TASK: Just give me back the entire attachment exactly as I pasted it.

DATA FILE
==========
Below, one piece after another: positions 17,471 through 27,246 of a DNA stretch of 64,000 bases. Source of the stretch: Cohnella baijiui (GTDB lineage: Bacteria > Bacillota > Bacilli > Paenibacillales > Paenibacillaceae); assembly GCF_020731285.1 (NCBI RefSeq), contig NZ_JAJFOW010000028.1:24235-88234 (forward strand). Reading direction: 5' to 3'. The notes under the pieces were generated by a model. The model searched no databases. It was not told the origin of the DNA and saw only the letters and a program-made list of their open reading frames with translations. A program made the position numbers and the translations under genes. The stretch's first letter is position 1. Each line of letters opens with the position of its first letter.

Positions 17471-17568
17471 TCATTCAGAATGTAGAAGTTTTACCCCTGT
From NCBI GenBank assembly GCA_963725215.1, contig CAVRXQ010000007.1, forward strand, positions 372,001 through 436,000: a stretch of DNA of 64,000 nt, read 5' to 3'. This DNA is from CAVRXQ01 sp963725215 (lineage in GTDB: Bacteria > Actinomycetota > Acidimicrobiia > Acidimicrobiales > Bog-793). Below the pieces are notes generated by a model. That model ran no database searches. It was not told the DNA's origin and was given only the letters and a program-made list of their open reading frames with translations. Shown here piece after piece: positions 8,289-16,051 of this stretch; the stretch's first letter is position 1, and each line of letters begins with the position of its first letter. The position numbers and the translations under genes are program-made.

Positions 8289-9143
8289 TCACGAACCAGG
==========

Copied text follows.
Below, one piece after another: positions 17,471 through 27,246 of a DNA stretch of 64,000 bases. Source of the stretch: Cohnella baijiui (GTDB lineage: Bacteria > Bacillota > Bacilli > Paenibacillales > Paenibacillaceae); assembly GCF_020731285.1 (NCBI RefSeq), contig NZ_JAJFOW010000028.1:24235-88234 (forward strand). Reading direction: 5' to 3'. The notes under the pieces were generated by a model. The model searched no databases. It was not told the origin of the DNA and saw only the letters and a program-made list of their open reading frames with translations. A program made the position numbers and the translations under genes. The stretch's first letter is position 1. Each line of letters opens with the position of its first letter.

Positions 17471-17568
17471 TCATTCAGAATGTAGAAGTTTTACCCCTGT
From NCBI GenBank assembly GCA_963725215.1, contig CAVRXQ010000007.1, forward strand, positions 372,001 through 436,000: a stretch of DNA of 64,000 nt, read 5' to 3'. This DNA is from CAVRXQ01 sp963725215 (lineage in GTDB: Bacteria > Actinomycetota > Acidimicrobiia > Acidimicrobiales > Bog-793). Below the pieces are notes generated by a model. That model ran no database searches. It was not told the DNA's origin and was given only the letters and a program-made list of their open reading frames with translations. Shown here piece after piece: positions 8,289-16,051 of this stretch; the stretch's first letter is position 1, and each line of letters begins with the position of its first letter. The position numbers and the translations under genes are program-made.

Positions 8289-9143
8289 TCACGAACCAGG